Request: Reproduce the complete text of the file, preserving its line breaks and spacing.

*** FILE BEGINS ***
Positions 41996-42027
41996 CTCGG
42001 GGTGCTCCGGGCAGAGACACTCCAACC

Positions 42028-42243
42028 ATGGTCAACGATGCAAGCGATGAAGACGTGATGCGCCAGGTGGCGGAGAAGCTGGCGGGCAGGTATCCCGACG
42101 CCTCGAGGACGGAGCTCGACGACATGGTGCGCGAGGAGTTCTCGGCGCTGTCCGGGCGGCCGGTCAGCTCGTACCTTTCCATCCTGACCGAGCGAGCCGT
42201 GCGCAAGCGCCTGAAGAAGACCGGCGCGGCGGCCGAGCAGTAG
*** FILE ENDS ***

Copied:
Positions 41996-42027
41996 CTCGG
42001 GGTGCTCCGGGCAGAGACACTCCAACC

Positions 42028-42243
42028 ATGGTCAACGATGCAAGCGATGAAGACGTGATGCGCCAGGTGGCGGAGAAGCTGGCGGGCAGGTATCCCGACG
42101 CCTCGAGGACGGAGCTCGACGACATGGTGCGCGAGGAGTTCTCGGCGCTGTCCGGGCGGCCGGTCAGCTCGTACCTTTCCATCCTGACCGAGCGAGCCGT
42201 GCGCAAGCGCCTGAAGAAGACCGGCGCGGCGGCCGAGCAGTAG